Ginkgo Biloba

According to some studies, Ginkgo can improve attention in healthy individuals.[1],[2] In one such study, the effect was relatively quick and peaked 2.5 hours after consumption.[3]

One study suggests that Ginkgo Biloba's effect on cognition may be attributable to its inhibitory effect on norepinephrine reuptake.[4] It acts as a reuptake inhibitor for the neurotransmitters norepinephrine (noradrenaline)[5] and epinephrine (adrenaline)[6] by blocking the action of the norepinephrine transporter.

The World Health Organization[7] reports the medicinal uses of Ginkgo Biloba supported by clinical data include treatment of the effects mild to moderate cerebrovascular insufficiency.[8] Cerebrovascular insufficiency – insufficient blood flow to the brain – may manifest itself as memory deficit, disturbed concentration or headaches.

In vitro studies have demonstrated Ginkgo Biloba extracts scavenge free radicals.[9-13] This antioxidant action of Ginkgo Biloba extract may prolong the half-life of endotheliumderived relaxing factor by scavenging superoxide anions.[12],[13] The free-radical scavenging activity of Ginkgo Biloba appear to be aided by its flavonoid and terpenoid constituents.[13]

Each serving of Elebra contains Ginkgo Biloba, and is manufactured in the USA at a cGMP facility that has an "A" rating (the highest possible) from the National Nutritional Foods Association. We stand behind our product and offer a 100% Money Back Guarantee.

References
1. Elsabagh, Sarah; Hartley, David E.; Ali, Osama; Williamson, Elizabeth M.; File, Sandra E. (2005). "Differential
    cognitive effects of Ginkgo biloba after acute and chronic treatment in healthy young volunteers".
    Psychopharmacology 179 (2): 437–46.
2. “Herbal remedies 'boost brain power'”. BBC News, Health. http://news.bbc.co.uk/2/hi/health/713087.stm.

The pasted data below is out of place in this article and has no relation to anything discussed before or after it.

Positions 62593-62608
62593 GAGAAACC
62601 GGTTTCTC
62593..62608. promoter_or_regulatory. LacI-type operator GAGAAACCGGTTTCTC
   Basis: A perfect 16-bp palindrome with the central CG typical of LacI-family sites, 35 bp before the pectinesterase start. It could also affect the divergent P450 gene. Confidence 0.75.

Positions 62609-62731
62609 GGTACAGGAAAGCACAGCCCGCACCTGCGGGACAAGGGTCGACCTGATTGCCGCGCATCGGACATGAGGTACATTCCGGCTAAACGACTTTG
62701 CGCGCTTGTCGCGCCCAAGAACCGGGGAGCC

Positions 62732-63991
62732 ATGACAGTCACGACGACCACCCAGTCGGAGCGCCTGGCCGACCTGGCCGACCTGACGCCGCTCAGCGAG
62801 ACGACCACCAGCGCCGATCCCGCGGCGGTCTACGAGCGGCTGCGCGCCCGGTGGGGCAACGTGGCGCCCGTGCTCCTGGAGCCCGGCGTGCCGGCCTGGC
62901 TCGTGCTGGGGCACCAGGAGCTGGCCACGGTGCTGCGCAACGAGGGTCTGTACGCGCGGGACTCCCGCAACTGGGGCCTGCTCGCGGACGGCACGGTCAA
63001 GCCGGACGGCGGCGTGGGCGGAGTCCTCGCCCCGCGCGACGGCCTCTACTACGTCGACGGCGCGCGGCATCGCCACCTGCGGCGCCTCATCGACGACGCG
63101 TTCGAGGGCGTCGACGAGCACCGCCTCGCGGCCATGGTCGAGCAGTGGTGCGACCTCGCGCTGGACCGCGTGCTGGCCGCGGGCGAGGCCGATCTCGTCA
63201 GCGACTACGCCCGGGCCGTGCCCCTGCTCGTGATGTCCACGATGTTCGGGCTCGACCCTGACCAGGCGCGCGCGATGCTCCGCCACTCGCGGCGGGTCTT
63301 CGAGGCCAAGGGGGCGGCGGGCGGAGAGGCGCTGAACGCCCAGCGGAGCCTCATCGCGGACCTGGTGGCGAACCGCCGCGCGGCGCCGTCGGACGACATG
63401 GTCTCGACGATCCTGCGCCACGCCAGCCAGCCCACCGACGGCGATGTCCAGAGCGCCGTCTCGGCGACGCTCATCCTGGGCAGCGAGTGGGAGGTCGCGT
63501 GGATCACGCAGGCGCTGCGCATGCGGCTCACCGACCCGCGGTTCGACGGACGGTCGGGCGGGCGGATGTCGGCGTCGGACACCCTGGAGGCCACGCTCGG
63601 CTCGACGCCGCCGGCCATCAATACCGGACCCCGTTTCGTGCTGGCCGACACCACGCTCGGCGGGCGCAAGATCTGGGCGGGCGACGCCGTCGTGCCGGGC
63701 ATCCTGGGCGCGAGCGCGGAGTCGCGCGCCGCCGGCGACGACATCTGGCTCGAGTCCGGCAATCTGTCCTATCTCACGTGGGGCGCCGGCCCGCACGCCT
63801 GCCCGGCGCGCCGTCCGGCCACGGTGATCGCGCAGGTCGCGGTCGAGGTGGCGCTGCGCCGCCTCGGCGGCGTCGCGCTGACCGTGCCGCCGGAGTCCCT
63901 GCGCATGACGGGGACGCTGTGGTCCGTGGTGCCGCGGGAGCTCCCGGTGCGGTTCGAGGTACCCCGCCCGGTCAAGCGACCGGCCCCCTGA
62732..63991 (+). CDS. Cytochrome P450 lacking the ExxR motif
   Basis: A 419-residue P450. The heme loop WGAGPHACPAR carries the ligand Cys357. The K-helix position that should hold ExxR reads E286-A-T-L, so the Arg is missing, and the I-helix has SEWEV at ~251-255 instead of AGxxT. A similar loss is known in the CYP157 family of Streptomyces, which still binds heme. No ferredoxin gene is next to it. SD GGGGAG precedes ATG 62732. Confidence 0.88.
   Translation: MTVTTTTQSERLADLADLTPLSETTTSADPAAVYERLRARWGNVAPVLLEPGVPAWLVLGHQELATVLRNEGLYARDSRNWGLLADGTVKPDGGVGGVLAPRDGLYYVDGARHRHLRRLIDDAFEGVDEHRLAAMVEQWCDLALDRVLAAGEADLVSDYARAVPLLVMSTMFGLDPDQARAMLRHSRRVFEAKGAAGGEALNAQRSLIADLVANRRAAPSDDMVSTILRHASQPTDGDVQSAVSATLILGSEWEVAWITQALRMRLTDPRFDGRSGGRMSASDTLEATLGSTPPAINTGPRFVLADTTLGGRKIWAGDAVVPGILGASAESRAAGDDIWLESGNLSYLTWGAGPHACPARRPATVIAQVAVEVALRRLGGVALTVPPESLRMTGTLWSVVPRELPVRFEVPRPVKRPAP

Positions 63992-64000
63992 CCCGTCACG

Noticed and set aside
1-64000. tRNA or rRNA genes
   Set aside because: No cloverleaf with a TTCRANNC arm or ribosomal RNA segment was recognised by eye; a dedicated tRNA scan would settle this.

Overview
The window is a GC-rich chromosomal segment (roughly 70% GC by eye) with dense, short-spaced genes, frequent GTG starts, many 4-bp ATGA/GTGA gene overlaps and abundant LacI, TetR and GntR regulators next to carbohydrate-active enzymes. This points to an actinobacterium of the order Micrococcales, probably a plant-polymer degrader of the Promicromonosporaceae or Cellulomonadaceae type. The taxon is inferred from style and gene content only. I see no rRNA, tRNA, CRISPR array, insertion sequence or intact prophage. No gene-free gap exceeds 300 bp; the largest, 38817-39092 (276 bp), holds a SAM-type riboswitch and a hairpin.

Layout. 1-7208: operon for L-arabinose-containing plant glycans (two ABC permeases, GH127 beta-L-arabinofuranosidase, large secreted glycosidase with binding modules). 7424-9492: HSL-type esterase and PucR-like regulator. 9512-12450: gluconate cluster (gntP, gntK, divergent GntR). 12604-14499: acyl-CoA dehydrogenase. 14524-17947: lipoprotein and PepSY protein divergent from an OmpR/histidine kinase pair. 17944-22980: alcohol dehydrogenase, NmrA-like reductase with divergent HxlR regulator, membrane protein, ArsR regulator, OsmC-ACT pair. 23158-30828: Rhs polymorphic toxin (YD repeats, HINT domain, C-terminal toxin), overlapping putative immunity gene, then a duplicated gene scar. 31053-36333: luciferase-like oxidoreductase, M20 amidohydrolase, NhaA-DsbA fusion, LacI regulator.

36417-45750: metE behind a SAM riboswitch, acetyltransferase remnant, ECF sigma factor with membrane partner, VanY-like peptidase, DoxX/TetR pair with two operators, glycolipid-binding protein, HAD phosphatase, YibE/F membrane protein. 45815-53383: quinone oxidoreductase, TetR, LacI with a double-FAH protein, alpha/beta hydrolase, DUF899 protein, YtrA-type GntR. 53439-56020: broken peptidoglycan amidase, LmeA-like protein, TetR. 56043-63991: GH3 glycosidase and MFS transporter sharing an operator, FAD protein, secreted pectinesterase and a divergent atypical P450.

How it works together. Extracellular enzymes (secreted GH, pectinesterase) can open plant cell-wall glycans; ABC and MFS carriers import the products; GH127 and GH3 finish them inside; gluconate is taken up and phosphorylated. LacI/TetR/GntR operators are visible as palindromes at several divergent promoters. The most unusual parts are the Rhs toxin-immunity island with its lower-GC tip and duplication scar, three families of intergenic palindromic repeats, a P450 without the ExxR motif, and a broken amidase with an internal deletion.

Retrieved 2011-10-5.
3. Kennedy, David O.; Scholey, Andrew B.; Wesnes, Keith A. (2000). "The dose-dependent cognitive effects of
    acute administration of Ginkgo biloba to healthy young volunteers". Psychopharmacology 151 (4): 416–23.
    doi:10.1007/s002130000501. PMID 11026748
4. doi:10.1016/j.phrs.2009.02.012. PMID 19427589
5. "Norepinephrine definition". dictionary.reference.com. Retrieved 2011-10-5.
6. Berecek Kh, B. M. (1982). "Evidence for a neurotransmitter role for epinephrine derived from the adrenal
    medulla". Am J Physiol 242 (4): H593–H601. PMID 6278965.
7. http://apps.who.int/medicinedocs/en/d/Js2200e/18.html#Js2200e.18. Retrieved 2011-10-5.
8. DeFeudis FV. Ginkgo biloba extract (egb 761): pharmacological activities and clinical applications. Paris,
    Elsevier, Editions Scientifiques, 1991:1187.
9. Pincemail J et al. In: Farkas L, Gabor M, Kallay F, eds. Flavonoids and bioflavonoids. Szeged, Hungary,
    1985:423.
10. Barth SA et al. Influences of Ginkgo biloba on cyclosporin induced lipid peroxidation in human liver
    microsomes in comparison to vitamin E, glutathione and Nacetylcysteine. Biochemical pharmacology, 1991,
    41:1521–1526.
11. Pincemail J et al. Ginkgo biloba extract inhibits oxygen species production generated by phorbol myristate
    acetate stimulated human leukocytes. Experientia, 1987, 43:181–184.
12. Pincemail J, Dupuis M, Nasr C. Superoxide anion scavenging effect and superoxide dismutase activity of
    Ginkgo biloba extract. Experientia, 1989, 45:708– 712.
13. Robak J, Gryglewski RJ. Flavonoids are scavengers of superoxide anions. Biochemical pharmacology, 1988,
    37:837–841.